This paper takes a rhetorical question posed by Ernest Gellner and reframes it to ask whether a sense of national identity can be forged through everyday acts of consumption – in particular, that of food and drink. The article finds value in Benedict Anderson’s conception of the nation as an imagined community, but argues that it makes little sense to privilege the printed word over other forms of consumption. The article goes on to suggest that there have been significant convergences at the level of consumption, but that not all of this has led to reflection about what it means to be a member of the nation. Some lessons are drawn from literatures about music and dress, following which the attention turns to alcoholic drinks and everyday foodstuffs. The history of the consumption of beer and wine in South Africa is used as a case study for convergence in a least likely scenario. The discussion on food observes that while cuisine is not a matter of debate in many African countries, in some countries, like Ethiopia and Senegal, it is taken very seriously indeed. In South Africa, there are ongoing efforts to posit food preferences as something distinctively South African. Although the braai is often discussed in a lighthearted manner, the promotion of a sense of awareness about what all South Africans share in terms of eating habits also has a more serious side to it.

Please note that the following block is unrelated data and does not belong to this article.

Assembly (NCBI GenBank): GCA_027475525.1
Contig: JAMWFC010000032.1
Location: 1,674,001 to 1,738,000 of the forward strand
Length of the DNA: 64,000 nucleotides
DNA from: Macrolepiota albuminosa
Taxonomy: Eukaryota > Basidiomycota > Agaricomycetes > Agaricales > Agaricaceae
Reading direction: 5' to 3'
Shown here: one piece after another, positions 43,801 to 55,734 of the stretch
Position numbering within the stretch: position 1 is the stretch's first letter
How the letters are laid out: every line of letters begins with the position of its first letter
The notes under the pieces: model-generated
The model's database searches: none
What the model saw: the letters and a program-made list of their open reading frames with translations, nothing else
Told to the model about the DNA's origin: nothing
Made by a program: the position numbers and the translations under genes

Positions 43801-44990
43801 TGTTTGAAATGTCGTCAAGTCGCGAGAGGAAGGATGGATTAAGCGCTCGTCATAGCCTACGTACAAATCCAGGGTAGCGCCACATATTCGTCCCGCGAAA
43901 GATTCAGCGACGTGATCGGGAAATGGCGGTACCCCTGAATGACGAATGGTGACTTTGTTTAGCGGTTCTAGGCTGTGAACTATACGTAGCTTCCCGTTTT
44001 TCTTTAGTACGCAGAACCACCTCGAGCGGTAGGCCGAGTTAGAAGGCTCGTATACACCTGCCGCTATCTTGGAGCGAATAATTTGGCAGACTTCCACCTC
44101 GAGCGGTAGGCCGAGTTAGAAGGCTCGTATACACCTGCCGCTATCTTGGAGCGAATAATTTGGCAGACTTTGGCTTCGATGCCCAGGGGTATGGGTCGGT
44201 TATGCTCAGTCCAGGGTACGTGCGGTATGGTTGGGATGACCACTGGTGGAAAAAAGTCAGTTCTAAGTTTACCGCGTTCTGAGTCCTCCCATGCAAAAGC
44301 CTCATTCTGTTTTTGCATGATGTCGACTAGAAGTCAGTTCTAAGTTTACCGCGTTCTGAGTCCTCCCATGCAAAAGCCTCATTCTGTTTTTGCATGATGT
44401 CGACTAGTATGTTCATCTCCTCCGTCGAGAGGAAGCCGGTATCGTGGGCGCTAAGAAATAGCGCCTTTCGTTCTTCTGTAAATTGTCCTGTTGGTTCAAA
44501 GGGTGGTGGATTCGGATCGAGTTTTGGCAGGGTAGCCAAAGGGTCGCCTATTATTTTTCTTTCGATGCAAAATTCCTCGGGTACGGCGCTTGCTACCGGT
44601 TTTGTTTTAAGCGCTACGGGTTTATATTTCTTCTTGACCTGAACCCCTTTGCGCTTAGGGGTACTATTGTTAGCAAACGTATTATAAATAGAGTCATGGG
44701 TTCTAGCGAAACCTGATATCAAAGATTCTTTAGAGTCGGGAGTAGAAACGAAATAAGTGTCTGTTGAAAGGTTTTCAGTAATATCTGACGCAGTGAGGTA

|Number of pages||27|
|Publication status||Published - 1 Jan 2010|